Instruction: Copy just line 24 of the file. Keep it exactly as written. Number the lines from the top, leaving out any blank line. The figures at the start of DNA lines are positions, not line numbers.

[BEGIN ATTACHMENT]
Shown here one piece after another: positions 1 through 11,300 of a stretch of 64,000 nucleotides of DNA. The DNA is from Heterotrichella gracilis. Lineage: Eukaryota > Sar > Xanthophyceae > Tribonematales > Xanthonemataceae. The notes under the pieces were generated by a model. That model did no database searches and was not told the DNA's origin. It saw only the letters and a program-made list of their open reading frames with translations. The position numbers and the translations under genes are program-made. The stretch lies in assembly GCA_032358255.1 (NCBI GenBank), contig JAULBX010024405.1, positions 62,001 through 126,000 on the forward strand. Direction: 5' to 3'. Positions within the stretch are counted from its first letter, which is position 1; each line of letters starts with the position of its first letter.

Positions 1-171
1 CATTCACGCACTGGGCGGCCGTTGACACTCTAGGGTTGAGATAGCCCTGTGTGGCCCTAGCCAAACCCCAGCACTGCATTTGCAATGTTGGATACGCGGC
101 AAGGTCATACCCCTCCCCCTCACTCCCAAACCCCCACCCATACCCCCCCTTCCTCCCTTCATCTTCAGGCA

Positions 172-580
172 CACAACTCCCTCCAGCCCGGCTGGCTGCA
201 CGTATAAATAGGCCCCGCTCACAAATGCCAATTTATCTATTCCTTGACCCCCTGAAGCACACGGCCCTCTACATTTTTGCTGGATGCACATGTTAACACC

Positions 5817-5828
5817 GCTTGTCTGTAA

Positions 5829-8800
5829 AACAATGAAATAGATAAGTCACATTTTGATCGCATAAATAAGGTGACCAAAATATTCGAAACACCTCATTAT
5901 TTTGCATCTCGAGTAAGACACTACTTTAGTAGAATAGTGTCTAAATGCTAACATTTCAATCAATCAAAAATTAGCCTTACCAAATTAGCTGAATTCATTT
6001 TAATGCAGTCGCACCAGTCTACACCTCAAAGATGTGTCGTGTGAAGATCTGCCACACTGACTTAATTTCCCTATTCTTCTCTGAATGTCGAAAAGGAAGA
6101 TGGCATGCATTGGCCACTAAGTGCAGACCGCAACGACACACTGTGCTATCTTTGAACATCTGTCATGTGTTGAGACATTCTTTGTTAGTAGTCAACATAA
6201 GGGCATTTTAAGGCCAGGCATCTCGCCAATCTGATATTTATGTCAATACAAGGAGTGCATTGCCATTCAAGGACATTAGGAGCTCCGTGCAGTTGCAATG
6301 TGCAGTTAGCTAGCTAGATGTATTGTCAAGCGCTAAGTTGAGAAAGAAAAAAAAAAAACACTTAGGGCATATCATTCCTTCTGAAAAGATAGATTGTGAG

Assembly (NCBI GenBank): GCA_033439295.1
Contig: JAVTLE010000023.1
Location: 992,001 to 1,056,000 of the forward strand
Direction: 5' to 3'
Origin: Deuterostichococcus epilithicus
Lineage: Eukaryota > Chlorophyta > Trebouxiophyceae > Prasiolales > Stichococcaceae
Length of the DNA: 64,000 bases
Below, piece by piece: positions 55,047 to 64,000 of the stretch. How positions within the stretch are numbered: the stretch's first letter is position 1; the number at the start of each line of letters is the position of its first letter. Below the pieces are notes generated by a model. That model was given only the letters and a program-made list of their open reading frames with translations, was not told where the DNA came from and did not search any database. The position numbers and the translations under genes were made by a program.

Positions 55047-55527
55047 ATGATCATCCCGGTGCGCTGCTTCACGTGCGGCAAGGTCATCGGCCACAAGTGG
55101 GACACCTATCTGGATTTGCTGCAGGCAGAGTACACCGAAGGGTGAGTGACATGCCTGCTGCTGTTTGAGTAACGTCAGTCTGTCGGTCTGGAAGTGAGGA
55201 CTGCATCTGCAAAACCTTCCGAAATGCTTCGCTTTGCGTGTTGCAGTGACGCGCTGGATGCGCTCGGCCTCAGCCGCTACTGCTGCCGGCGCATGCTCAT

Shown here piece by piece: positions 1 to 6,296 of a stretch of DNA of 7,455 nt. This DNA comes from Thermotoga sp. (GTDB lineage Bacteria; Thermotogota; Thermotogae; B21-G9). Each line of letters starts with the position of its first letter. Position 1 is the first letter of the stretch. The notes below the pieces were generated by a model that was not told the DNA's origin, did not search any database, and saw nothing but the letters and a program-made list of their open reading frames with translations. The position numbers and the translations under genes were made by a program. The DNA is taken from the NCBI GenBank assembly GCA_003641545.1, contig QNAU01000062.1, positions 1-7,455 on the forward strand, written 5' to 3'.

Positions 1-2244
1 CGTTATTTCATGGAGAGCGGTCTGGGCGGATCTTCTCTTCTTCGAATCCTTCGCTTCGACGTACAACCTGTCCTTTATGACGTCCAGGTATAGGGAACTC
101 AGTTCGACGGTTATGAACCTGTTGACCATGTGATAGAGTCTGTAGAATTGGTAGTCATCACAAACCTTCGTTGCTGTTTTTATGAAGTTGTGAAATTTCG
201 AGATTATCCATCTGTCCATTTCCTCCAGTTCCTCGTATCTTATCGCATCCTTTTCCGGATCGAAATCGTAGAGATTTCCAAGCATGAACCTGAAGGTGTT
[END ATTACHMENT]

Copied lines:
Below, piece by piece: positions 55,047 to 64,000 of the stretch. How positions within the stretch are numbered: the stretch's first letter is position 1; the number at the start of each line of letters is the position of its first letter. Below the pieces are notes generated by a model. That model was given only the letters and a program-made list of their open reading frames with translations, was not told where the DNA came from and did not search any database. The position numbers and the translations under genes were made by a program.